The most amazing thing about two of the latest smartphones to emanate from the house of Google is neither their nifty array of tech tricks — though there are a few of those — nor the stylish customization features available to customers. Rather, in a world in which an expensive gold-clad iPhone snags status-conscious buyers, Google’s latest offerings are earning kudos for the modesty of their pricing.
The Asia-Pacific region led the growth in smartphone sales (77.3 percent increase) and mobile phone sales (11.9 percent) in the third quarter of 2013, according to research firm Gartner.
Globally, mobile phone sales totaled 455.6 million units, up from 5.7 percent from the same period last year. Aales of smartphones accounted for 55 percent of overall mobile phone sales during the period and reached their highest share to date.
Worldwide mobile phone sales totaled 455.6 million units, up from 5.7 percent from the same period last year.
Taiwanese smartphone vendor HTC Corp. could see shipments fall more than 16 percent from the third quarter as its market share drops in the US and Europe over the fourth quarter, a research report predicted on Thursday.
There were 4.353 million consumer tablets sold in the China market during the third quarter of 2013, increasing 21.7 percent sequentially and 67.2 percent on year, according to Analysys International.
Tsann Kuen Enterprise, the operator of the Tsann Kuen IT and consumer electronics retail chain in Taiwan, saw consolidated revenues of TWD1.901 billion (USD64.4 million) for October 2013, down 7.4 percent on month but up 8.54 percent on year, while fellow operator E-Life Mall had October consolidated revenues of TWD969 million falling 9.77 percent on month but increasing 2 percent on year, according to the companies.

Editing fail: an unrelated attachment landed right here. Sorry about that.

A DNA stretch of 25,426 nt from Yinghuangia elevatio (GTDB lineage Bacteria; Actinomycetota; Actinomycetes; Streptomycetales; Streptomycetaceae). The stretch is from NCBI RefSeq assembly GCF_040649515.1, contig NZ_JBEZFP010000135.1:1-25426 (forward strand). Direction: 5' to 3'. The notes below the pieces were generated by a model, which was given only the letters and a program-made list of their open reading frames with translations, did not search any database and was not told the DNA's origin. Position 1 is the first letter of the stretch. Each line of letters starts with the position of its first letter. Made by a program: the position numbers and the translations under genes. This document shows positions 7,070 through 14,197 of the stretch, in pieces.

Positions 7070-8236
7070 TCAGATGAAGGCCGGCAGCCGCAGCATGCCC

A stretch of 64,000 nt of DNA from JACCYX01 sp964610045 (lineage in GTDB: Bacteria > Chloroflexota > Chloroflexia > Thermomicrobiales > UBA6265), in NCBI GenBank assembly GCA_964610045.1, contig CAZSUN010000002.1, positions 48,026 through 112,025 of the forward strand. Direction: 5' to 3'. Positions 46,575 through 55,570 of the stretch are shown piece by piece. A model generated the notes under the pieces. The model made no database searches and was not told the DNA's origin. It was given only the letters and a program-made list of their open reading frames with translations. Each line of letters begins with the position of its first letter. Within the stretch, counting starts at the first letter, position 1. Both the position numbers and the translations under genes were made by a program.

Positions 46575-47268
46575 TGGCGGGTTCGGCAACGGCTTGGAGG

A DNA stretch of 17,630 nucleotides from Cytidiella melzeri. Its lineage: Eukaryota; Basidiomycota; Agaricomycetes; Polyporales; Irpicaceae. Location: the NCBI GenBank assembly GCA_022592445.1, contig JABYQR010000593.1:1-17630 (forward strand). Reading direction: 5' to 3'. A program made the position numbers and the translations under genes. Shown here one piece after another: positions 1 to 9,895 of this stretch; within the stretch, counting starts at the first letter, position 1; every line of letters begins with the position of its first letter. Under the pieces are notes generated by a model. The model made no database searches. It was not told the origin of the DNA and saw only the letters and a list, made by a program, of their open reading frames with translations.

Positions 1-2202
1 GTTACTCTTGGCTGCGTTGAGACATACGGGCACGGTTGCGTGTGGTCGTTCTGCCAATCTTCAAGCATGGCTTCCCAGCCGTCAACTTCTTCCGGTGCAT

Despite a not-so-stellar third quarter for Apple, Japan was a bright spot for the iPhone maker. Apple now commands a record 34 percent market share in the country once dominated by domestic brands. It's the first time a smartphone brand has surpassed 30% market share in Japan in a decade, and Apple is poised to grab even more. Japan's smartphone market has typically been dominated by domestic companies including Sony and Sharp, and until this past quarter Apple didn't hold much sway in the country.
Most of its mobile phones, which it sells only online, look like Apple’s iPhones — but are much cheaper. China’s Xiaomi, after having eaten into the US-based handset giant’s market share on home turf, has now set its eyes on India and plans to replicate its model here, too. Hugo Barra, who recently came from Android to join as Xiaomi’s vice-president, sounds quite resolute when he says his company’s model, with which it beat Apple in China, will help it garner volume market share in India, too.
Malaysian consumers are replacing their old-fashioned CRT televisions with flat panel TVs. From January to August this year, 823,000 sets of TV worth over USD440 million were sold in the country, according to GfK's retail audit report.
The research firm said the latest inclination among Malaysian consumers is to buy bigger sized and more technologically advanced TV sets such as those which are equipped with Internet-connectivity or 3D function, the main reason for the slight increment in average TV price from USD527 last year to USD530 this year.
Apple’s newest iteration of its famous tablet, the iPad Air, has sold out in Hong Kong two hours after the device first became available for orders online.
Taiwan-based digital multimedia software solution developer CyberLink began selling its products through retail chains in the US market, including Best Buy, Office Depot, Office Max, Staples, Target and Sam's Club, in the third quarter of 2013, and is expected to significantly increase its B2C sales revenues beginning 2014, company chairman Jau Huang said at an investors conference on 29 October.